# Verifying value of claim as an expectation

Background:

We have so far taken the bond B to be deterministic for simplicity, but some reflection shows that this is not in any way necessary. Everything works out the same way with a stochastic bond $B_1(u) \neq B_1(d)$ (except the algebra takes a little more work), as we now describe. The equations defining the hedging portfolio now become $$\phi S(u) + \psi B(u) = X(u) \ \ \ \ \ (1.11)$$ $$\phi S(d) + \psi B(d) = X(d) \ \ \ \ \ (1.12)$$ where we have temporarily dropped the subscript “1" on $S_1$ and $B_1$ for convenience. Assuming that the determinant $\Delta = S(u)B(d) − S(d)B(u)$ is nonzero, the unique solution is $$\phi = \frac{B(d)X(u) − B(u)X(d)}{\Delta} \ \ \ \ (1.13)$$

$$\psi = \frac{S(u)X(d) − S(d)X(u)}{\Delta} \ \ \ \ (1.14)$$ The claim value is again forced by the assumption of no arbitrage to be $$V_0(X) = \phi S_0 + \psi B_0$$ If we define the discount factor (now stochastic) as $\beta(\cdot) = B_0/B(\cdot)$, we obtain $$V_0(X) = E_Q[\beta X] \ \ \ \ \ (1.15)$$ where $Q$ is a candidate probability measure defined by $$Q(u) = \frac{−B(u)S(d) + B(u)B(d)(S0/B0)}{\Delta} \ \ \ \ \ (1.16)$$ $$Q(d) = \frac{−B(d)B(u)(S0/B0) + S(u)B(d)}{\Delta} \ \ \ \ \ (1.17)$$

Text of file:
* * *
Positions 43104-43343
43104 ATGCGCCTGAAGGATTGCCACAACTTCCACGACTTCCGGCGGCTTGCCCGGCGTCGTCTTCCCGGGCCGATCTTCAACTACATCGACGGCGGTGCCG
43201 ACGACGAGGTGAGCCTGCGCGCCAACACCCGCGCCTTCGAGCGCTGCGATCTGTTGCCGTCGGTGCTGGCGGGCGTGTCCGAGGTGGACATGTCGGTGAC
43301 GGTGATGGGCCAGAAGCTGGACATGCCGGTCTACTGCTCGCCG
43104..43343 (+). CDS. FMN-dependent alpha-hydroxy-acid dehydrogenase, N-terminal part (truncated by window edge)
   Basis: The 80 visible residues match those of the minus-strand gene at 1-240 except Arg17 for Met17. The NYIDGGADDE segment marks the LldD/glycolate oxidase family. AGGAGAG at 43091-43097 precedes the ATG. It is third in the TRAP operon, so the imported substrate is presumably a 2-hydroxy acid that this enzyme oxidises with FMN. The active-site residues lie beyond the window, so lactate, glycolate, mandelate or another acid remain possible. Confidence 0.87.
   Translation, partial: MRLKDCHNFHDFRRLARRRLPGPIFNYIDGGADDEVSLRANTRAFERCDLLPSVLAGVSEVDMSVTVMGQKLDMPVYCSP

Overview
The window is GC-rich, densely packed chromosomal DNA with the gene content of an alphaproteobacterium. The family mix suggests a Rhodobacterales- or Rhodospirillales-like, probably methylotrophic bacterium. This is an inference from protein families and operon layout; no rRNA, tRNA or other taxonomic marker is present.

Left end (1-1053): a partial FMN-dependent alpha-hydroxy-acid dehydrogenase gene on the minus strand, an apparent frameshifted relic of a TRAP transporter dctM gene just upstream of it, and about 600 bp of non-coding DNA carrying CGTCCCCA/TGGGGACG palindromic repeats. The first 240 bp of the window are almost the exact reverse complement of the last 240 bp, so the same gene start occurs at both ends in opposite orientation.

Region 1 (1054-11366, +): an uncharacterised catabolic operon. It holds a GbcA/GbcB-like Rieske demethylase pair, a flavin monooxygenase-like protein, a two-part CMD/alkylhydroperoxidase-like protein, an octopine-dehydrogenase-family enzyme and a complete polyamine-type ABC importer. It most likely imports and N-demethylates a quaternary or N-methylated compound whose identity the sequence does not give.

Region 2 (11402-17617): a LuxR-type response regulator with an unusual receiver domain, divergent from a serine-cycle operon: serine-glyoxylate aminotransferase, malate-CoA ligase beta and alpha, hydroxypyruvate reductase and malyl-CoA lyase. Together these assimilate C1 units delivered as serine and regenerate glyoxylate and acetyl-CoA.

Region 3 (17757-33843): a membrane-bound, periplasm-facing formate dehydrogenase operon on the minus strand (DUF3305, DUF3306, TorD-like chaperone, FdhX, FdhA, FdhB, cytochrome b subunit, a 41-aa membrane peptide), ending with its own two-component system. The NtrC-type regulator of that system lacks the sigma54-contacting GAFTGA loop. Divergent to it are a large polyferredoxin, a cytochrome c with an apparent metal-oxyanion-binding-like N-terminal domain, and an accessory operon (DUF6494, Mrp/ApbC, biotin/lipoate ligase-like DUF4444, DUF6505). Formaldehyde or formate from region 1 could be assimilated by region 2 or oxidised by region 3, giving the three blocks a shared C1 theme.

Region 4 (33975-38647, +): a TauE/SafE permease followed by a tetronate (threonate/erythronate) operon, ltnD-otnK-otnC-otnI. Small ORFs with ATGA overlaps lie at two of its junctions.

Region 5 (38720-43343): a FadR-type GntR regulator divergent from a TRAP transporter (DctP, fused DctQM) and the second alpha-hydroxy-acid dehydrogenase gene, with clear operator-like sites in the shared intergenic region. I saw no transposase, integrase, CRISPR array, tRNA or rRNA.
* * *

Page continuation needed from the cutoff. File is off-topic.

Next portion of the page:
Question:

Verify formulas (1.15),(1.16), and (1.17)

Partial solution:

We have

\begin{align*} V_0(X) = \phi S_0 + \psi B_0 &= \left(\frac{B(d)X(u) − B(u)X(d)}{\Delta}\right)S_0 + \left(\frac{S(u)X(d) − S(d)X(u)}{\Delta}\right)B_0\\ &= \frac{B(d)X(u)S_0 - B(u)X(d)S_0 + S(u)X(d)B_0 - S(d)X(u)B_0}{\Delta}\\ &= \frac{(B(d)S_0 - S(d)B_0)X(u) + (S(u)B_0 - B(u)S_0)X(d)}{\Delta}\\ &= \left(\frac{B(d)S_0 - S(d)B_0}{\Delta}\right)X(u) + \left(\frac{S(u)B_0 - B(u)S_0}{\Delta}\right)X(d) \end{align*}

I believe this is where I need to incorporate the $\beta(\cdot)$ discount factor but I am really sure how to do that, I don't really understand the discount factor. Any suggestions is greatly appreciated.

You are almost there. Note that, to have an expectation of the form $(1.15)$, you need to treat $X\beta$ as a random variable together. That is, the respective probabilities $Q(u)$ and $Q(d)$ should apply to the corresponding realizations $X(u)\beta(u)$ and $X(d)\beta(d)$. Specifically, continuing from your last step, \begin{align*} V_0(X) &=\left(\frac{B(d)S_0 - S(d)B_0}{\Delta}\right)X(u) + \left(\frac{S(u)B_0 - B(u)S_0}{\Delta}\right)X(d) \\ &=\left(\frac{B(d)B(u)S_0/B_0 - S(d)B(u)}{\Delta}\right)X(u)\frac{B_0}{B(u)} \\ &\quad+ \left(\frac{S(u)B(d) - B(u)B(d)S_0/B_0}{\Delta}\right)X(d)\frac{B_0}{B(d)}\\ &=Q(u)\big[X(u)\beta(u)\big] + Q(d)\big[X(d)\beta(d)\big], \end{align*} which is $(1.15)$.